By Peter Marks
Washington Post Staff Writer
Thursday, February 12, 2009
As President Obama and the first lady sat front-row center, a gaggle of stars paid stirring tribute last night to the legacy of Abraham Lincoln and to two Americans -- "Star Wars" director George Lucas and barrier-breaking actor Sidney Poitier -- who were awarded Lincoln Medals for holding to the ideals of the 16th president.
The occasion was both Ford's Theatre's celebration of the bicentennial of Lincoln's birth and a coming-out black-tie party for the newly refurbished playhouse, which underwent an 18-month, $25 million renovation. The Ford's audience was as power-packed as a theater crowd gets in this town. Much of official Washington filled the seats around the president, including House Speaker Nancy Pelosi and Senate Majority Leader Harry Reid, several of Obama's newly installed Cabinet members and at least as many members of Congress.
The 90-minute production, hosted by actor Richard Thomas, featured such luminaries as opera singer Jessye Norman, and actors Kelsey Grammer, Ben Vereen, James Earl Jones, Jeffrey Wright and Audra McDonald, performing spirituals and reading from Lincoln's great speeches. But the appearance that drew the night's biggest round of "oohs" was that by an inanimate object.
After violinist Joshua Bell performed early in the program, it was revealed to the crowd that the instrument he used during "My Lord, What a Morning" was last played at Ford's on April 14, 1865 -- the night of Lincoln's assassination. The violin was part of the orchestra that night, Ford's officials said, and was donated in 1991 by the family of its original owner to the National Park Service, which has jurisdiction over the historic theater.
The other goose-bump moment occurred after Poitier, who turns 82 next week, walked slowly but confidently to the stage to accept his medal. In a slightly raspy voice, Poitier -- the first African American to win the Oscar for Best Actor -- used the occasion to describe how gratifying it was to be honored in Washington at this juncture of history.
He spoke briefly not about his own achievements in the entertainment industry but about the political progress the country has made, in following up on ideas Lincoln had championed. "His values are very, very much alive," Poitier said. "Alive in our homes, or our streets, in our towns, in our cities -- in every one of these United States."
"And now finally," he added, "we have lived to see the election of an African American to the highest office in the land."
When Poitier utters such things, an entire room seems to draw a collective breath. At evening's end, as the Obamas walked onto the stage to shake hands with the cast members, you could see from the giddy expressions of Vereen and McDonald, Norman and Wright, how much the moment meant to them, too. They all watched as David Selby, the actor playing Lincoln in Ford's current production, "The Heavens Are Hung in Black," presented the Obamas with a gift on behalf of the Ford's Theatre Society: an illuminated copy of the Gettysburg Address.
Given the president's oft-professed admiration for Lincoln -- and his desire to cast himself as a keeper of the flame -- the event had less of a feel of something manufactured for public consumption than these occasions can often project.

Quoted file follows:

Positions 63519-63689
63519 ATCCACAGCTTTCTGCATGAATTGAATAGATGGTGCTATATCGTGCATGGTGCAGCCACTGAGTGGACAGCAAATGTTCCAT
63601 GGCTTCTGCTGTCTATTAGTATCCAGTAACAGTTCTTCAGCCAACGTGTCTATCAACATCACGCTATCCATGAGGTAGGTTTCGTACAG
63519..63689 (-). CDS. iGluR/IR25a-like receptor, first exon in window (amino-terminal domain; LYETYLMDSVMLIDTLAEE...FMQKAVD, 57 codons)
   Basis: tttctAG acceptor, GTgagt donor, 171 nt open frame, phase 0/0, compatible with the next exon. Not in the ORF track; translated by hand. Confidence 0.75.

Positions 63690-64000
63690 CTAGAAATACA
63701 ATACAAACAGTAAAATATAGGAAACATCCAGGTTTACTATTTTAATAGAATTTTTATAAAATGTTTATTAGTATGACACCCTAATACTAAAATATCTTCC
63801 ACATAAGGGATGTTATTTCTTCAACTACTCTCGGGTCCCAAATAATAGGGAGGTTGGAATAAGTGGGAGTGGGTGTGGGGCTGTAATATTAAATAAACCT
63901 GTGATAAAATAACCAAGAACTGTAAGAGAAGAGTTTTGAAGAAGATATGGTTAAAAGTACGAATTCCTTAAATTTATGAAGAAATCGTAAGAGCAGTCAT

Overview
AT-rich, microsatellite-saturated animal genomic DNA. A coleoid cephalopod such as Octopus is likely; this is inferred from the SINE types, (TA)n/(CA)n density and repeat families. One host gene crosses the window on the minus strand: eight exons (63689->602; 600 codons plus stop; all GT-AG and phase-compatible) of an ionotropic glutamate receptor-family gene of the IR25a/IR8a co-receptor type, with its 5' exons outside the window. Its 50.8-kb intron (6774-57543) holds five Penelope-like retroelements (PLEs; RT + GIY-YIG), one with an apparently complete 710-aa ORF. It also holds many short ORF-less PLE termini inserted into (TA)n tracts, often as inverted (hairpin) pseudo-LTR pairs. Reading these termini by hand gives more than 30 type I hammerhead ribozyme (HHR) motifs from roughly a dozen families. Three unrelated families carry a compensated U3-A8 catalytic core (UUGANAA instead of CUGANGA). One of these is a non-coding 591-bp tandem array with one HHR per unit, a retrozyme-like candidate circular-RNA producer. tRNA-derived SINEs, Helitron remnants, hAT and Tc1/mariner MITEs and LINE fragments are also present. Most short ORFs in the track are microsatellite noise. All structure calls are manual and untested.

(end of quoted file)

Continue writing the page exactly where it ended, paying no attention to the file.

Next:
"Michelle and I are so pleased to be here . . . to rededicate this hallowed space," Obama said after the entire cast sang a finale of "The Battle Hymn of the Republic," backed by the gospel choral group the Ministers of Music and the U.S. Marine Band. "We know that Ford's Theatre will remain a place where Lincoln's legacy . . . where his love of the humanities and belief in the power of education, have a home."
Lucas was honored with his Lincoln Medal, awarded each year since 1981 by the Ford's Theatre Society, in part for efforts in the educational sphere. The foundation that bears his name is involved with spreading the word about successful schools and programs. Looking a little nervous -- and diverting from the prepared remarks on the TelePrompTer visible to the front row of the balcony -- Lucas issued a warning from the stage.
"The most important thing the human race has for survival is our brain," he said. "If we don't learn and take that information and pass it down to the next generation, we will become extinct."
The carefully choreographed evening had only one glitch near the end, when that TelePrompTer went on the fritz and Thomas was forced to dash to the theater wings to retrieve a script. Vereen followed him onto the stage with a loose-leaf binder and, putting on glasses, read from the Emancipation Proclamation. When Vereen finished, he clamped the binder shut and declared triumphantly, "Without prompter!"
The show, written by Mark Ramont and Allen C. Guelzo and directed by Peter Flynn, was otherwise smooth. Particularly effective was a short video, in which the four living former presidents -- Jimmy Carter, George H.W. Bush, Bill Clinton and George W. Bush -- in turn recited portions of the Gettysburg Address, as period war photos flashed on the screen.
Bell's performances, particularly his witty handling of variations on "Yankee Doodle," were especially well-received. No one seemed to like them more than Michelle Obama, who could be seen in her front-row seat, responding vigorously to Bell by clapping her hands practically over her head.